presents a study on brass instrumentalists and their bodies. It focuses
on physiological, psychological, perceptual habits learned either from
books, teachers or the player’s own experiences.
concentrates on the way that each player breathes and blows using
muscles in their body to make a sound. It looks at the way that air is
blown through the aperture and the manipulation of the aperture with
embouchure and mouthpiece.
The variation in
embouchure manipulation, tongue level, air speed, space between teeth
and awareness of the body were also studied. Many players and teachers
have their own knowledge of methods and were very protective of them,
thinking that their way was the only way.
The study tries to
prove that all brass instrumentalists and people in general are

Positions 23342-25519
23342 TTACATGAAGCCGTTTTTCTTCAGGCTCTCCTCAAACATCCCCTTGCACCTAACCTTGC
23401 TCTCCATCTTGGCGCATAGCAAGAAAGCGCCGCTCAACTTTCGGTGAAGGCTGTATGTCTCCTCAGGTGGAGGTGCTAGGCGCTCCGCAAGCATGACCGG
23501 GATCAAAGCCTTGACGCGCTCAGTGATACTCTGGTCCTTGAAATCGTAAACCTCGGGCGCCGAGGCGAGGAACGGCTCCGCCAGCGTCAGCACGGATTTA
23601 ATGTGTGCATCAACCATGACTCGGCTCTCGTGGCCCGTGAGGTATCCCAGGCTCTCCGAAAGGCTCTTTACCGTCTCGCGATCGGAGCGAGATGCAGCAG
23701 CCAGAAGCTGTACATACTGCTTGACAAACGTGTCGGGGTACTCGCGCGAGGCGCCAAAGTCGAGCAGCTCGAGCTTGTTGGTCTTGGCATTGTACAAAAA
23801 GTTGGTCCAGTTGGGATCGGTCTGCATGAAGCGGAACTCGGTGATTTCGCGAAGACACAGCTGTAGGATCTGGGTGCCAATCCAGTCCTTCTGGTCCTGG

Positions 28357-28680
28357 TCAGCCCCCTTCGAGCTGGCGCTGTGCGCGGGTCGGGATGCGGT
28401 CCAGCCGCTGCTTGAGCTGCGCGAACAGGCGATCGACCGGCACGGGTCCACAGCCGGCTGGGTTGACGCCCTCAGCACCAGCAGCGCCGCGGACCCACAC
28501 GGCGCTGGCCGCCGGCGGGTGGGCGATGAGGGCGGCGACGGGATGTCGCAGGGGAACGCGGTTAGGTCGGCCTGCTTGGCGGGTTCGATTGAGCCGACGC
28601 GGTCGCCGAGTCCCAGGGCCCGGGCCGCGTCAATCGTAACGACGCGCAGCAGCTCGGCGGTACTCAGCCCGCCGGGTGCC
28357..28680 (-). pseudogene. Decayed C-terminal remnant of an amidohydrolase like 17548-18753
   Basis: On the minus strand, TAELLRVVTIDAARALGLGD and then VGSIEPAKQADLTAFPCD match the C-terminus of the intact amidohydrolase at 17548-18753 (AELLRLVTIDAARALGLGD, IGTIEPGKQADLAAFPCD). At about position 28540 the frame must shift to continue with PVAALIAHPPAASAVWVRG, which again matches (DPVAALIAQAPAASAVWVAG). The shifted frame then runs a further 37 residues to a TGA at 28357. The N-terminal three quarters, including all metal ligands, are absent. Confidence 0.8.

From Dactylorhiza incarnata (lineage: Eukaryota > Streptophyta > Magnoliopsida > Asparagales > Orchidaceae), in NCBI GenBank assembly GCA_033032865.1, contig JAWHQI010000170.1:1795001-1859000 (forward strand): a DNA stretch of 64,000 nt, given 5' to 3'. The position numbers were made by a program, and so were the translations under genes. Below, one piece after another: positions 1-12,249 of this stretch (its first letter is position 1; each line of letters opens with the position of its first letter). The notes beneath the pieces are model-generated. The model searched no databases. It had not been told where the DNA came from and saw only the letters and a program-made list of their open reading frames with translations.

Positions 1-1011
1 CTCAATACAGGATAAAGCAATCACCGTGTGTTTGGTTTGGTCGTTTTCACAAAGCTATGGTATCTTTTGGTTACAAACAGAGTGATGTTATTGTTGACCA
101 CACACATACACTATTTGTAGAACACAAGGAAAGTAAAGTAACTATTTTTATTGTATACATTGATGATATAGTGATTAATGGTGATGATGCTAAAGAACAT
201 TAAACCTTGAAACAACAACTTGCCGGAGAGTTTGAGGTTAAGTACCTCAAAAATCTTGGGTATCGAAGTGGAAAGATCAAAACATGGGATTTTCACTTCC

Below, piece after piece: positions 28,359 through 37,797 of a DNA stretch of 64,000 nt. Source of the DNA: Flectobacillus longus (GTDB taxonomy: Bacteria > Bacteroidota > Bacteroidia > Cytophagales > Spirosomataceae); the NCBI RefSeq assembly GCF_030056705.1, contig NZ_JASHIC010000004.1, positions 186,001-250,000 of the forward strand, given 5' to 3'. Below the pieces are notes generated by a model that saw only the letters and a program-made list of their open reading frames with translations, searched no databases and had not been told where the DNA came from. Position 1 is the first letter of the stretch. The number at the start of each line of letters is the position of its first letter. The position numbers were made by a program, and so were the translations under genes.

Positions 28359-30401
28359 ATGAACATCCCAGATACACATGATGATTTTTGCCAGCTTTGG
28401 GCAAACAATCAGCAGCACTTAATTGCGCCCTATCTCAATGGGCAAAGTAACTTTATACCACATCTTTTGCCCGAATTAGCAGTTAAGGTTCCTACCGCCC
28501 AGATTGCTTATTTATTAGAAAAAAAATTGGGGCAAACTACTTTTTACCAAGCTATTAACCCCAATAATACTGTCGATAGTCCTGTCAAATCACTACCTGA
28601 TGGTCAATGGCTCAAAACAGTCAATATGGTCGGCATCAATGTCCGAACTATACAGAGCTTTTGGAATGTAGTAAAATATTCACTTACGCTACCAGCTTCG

different and that not all people should or in fact, can use the same
I studied six
individual brass players of differing ages, abilities, backgrounds and
perceived knowledge. Results
of my studies showed that individual people had individual problems, as
each of us is entirely different. It is not possible to derive a
technique, which is equally useful for everyone. I have also presented
some evidences to prove that different teachers and performers used a
certain method and advocated that every player should play the same way.
Some players have
little knowledge of what they do or how they play. This has never been
of interest to them as they have never had any obstacles to their
playing. This study has perhaps made them think about their technique
and the way that they play their instrument.